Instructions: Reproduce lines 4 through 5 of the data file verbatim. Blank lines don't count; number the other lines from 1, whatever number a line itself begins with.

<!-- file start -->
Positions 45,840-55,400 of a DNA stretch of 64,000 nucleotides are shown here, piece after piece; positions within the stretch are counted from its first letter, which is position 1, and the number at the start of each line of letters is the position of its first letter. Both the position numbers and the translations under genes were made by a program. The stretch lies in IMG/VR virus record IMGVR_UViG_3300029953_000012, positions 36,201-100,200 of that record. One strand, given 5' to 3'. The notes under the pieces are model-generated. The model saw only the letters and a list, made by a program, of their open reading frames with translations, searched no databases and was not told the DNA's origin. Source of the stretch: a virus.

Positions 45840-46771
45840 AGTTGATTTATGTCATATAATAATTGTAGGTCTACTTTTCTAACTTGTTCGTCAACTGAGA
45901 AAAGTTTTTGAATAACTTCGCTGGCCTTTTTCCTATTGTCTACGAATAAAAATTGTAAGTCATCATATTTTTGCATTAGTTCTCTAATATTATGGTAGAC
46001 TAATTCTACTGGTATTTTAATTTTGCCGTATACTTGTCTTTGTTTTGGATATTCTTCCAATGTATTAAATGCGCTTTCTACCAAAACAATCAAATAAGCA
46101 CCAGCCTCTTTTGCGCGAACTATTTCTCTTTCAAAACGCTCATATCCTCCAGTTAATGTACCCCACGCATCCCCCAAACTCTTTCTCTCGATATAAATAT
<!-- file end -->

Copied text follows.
45901 AAAGTTTTTGAATAACTTCGCTGGCCTTTTTCCTATTGTCTACGAATAAAAATTGTAAGTCATCATATTTTTGCATTAGTTCTCTAATATTATGGTAGAC
46001 TAATTCTACTGGTATTTTAATTTTGCCGTATACTTGTCTTTGTTTTGGATATTCTTCCAATGTATTAAATGCGCTTTCTACCAAAACAATCAAATAAGCA